Here's what looks like a simple enough kinetics problem but for whatever reason I can't quite seem to get it

"Ether decomposition is as follows:

(CH

_{3})

_{2}0

CH

_{4} + H

_{2} + CO

The rate of this reaction was determined by monitoring pressure changes in a constant volume container maintained at 450°C.

If the rate constant was 3.2x10

^{-4} s

^{-1} and the initial pressure was 0.350atm,

determine the pressure in the reaction flask after 8mins.

Comment on the magnitude of the pressure change and if any

particular precautions should be taken in carrying out this experiment."

Could the pressure be constant since the temperature and volume remain constant and the reaction ratios are all 1:1?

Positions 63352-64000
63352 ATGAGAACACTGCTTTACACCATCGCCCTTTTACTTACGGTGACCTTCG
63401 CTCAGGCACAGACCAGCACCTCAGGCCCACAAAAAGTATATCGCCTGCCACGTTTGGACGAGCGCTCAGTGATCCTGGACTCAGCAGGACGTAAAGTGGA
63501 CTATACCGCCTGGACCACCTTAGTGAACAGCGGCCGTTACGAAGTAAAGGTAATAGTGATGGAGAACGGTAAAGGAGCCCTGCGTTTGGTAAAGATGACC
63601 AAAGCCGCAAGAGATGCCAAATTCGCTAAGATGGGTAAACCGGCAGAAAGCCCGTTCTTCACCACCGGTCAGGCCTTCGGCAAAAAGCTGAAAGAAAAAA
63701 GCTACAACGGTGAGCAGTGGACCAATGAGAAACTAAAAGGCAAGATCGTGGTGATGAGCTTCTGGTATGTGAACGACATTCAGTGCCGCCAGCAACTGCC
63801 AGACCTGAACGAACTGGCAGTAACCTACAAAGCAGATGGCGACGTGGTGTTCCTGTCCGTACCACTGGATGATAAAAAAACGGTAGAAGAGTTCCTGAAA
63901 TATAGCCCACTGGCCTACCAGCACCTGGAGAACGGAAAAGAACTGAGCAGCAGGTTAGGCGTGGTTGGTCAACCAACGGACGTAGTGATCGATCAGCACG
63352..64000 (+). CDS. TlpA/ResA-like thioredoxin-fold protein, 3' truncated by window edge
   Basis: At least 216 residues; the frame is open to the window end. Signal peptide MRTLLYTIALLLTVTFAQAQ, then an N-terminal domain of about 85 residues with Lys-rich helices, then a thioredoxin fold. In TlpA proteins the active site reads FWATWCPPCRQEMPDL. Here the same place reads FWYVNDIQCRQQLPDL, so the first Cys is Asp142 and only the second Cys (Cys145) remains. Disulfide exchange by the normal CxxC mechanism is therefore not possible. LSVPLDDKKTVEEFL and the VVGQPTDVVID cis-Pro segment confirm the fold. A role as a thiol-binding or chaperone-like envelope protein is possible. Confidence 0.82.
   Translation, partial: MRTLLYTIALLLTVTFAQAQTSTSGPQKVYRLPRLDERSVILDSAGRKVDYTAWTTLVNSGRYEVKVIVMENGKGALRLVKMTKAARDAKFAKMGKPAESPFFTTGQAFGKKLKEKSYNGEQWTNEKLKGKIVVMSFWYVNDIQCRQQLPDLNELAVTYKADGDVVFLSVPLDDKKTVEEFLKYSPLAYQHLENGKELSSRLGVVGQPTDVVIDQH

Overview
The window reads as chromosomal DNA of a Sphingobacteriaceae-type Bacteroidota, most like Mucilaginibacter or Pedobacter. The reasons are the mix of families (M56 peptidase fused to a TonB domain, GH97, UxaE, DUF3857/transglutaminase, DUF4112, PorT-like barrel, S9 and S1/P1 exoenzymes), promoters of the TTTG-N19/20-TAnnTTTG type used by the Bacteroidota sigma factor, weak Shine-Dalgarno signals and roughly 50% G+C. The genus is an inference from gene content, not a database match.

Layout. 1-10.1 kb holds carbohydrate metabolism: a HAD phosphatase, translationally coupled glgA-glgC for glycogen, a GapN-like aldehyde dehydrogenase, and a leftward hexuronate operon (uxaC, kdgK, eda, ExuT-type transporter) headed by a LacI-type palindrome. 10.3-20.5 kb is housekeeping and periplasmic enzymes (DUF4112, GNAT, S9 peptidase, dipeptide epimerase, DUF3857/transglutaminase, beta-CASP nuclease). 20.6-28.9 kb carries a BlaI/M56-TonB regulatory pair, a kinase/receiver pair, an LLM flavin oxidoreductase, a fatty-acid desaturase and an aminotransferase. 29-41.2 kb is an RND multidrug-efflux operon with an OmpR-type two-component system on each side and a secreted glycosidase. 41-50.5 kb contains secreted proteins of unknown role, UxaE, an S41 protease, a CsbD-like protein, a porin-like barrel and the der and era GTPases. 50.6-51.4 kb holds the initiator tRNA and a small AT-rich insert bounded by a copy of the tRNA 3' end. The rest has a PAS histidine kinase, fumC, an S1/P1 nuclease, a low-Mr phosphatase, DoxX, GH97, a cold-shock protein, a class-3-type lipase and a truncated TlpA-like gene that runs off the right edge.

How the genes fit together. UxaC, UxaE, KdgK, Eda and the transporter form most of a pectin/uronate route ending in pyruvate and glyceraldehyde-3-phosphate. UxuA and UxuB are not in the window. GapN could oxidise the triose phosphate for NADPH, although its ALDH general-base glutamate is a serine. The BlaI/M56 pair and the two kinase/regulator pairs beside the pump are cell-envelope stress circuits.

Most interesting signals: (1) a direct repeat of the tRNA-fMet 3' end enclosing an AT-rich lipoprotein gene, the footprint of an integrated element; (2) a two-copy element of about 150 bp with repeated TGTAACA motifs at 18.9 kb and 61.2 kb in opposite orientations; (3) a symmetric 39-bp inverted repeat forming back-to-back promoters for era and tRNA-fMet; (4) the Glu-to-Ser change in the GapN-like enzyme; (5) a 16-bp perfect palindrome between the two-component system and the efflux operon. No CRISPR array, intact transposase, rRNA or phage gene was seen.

Or since, from the units used to describe the rate, the reaction is first order could you just use the rate equation for a first order reaction i.e. ln([A]

_{f}/[A]

_{0}) = -kt, to calculate it, using the pressure as an indication of concentration therefore having ln(x/0.350)? Doing it this way gives me an answer similar to the 0.350atm initial pressure.

Or should I calculate the number of moles from PV = nRT initially and use this value as the initial concentration and have ln(x/number of moles) and work it out using the above rate equation for a first order reaction?

Thanks to anyone who can shed some light on the matter for me.